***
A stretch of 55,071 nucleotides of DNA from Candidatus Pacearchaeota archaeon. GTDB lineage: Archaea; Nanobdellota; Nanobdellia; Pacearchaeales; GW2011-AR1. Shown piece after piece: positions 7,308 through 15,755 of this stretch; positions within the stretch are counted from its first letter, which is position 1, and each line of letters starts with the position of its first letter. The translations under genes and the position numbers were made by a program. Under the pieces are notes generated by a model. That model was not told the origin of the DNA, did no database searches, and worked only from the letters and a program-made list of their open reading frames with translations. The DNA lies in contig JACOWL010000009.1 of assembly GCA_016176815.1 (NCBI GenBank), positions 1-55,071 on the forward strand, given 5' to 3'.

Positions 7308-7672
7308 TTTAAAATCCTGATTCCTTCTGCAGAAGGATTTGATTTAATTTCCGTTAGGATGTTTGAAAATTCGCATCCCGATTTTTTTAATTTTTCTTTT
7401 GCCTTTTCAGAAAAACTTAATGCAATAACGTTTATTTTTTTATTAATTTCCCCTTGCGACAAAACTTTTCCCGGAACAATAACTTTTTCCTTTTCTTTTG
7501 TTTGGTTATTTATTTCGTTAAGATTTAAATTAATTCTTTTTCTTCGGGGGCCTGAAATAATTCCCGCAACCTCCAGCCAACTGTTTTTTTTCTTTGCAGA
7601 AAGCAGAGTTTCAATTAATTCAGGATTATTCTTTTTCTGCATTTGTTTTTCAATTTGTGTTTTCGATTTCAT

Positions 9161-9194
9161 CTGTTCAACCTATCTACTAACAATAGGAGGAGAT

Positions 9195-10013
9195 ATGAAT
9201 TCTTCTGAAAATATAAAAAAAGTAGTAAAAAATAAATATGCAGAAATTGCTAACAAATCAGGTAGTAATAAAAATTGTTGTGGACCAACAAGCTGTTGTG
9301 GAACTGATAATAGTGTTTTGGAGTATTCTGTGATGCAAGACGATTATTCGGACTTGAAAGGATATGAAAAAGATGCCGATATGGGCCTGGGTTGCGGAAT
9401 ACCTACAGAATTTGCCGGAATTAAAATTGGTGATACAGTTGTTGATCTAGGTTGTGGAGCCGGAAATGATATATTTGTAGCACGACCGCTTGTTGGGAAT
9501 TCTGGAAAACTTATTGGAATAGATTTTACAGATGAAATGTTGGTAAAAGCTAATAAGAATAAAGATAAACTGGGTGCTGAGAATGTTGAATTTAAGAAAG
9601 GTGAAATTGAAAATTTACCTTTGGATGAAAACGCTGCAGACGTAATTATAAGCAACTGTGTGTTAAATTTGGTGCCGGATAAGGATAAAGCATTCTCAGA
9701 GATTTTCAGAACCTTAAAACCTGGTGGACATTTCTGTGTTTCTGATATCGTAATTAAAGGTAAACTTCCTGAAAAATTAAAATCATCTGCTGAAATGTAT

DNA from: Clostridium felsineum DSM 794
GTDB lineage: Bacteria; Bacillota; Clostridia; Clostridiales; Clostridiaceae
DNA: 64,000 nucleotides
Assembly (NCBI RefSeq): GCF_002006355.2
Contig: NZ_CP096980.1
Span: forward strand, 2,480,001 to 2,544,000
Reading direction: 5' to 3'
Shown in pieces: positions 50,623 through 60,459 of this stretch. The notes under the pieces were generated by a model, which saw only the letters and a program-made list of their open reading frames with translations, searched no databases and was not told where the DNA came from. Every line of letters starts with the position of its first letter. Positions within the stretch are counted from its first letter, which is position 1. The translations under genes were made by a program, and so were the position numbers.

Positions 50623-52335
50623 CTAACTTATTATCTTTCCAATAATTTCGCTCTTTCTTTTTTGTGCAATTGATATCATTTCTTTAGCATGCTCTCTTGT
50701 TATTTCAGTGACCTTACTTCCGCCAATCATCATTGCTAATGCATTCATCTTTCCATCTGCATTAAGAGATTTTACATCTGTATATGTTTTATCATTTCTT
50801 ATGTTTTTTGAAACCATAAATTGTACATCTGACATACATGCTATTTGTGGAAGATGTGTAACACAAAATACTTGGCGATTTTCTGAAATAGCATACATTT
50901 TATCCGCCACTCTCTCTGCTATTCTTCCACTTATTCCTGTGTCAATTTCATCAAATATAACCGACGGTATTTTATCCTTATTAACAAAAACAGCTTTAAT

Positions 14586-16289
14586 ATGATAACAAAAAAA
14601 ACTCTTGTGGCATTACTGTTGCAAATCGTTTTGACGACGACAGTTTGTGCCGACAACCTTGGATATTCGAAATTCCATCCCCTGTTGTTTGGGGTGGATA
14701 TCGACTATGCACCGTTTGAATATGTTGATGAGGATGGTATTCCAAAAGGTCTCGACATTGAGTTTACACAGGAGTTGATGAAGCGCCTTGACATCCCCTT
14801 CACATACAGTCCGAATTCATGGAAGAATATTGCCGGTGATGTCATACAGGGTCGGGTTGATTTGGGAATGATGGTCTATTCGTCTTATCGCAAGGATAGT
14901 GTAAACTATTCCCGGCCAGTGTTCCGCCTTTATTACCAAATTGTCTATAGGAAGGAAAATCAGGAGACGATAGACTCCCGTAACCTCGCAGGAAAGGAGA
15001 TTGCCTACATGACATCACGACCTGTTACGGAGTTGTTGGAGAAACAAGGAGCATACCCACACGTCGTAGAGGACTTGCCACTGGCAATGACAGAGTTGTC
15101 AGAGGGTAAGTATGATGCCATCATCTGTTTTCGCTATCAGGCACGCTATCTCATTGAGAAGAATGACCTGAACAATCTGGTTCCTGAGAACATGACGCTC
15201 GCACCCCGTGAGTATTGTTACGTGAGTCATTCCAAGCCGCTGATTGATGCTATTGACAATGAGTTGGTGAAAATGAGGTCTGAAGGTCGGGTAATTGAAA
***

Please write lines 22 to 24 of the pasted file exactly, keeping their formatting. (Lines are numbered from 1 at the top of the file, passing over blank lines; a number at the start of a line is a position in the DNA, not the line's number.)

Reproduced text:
Span: forward strand, 2,480,001 to 2,544,000
Reading direction: 5' to 3'
Shown in pieces: positions 50,623 through 60,459 of this stretch. The notes under the pieces were generated by a model, which saw only the letters and a program-made list of their open reading frames with translations, searched no databases and was not told where the DNA came from. Every line of letters starts with the position of its first letter. Positions within the stretch are counted from its first letter, which is position 1. The translations under genes were made by a program, and so were the position numbers.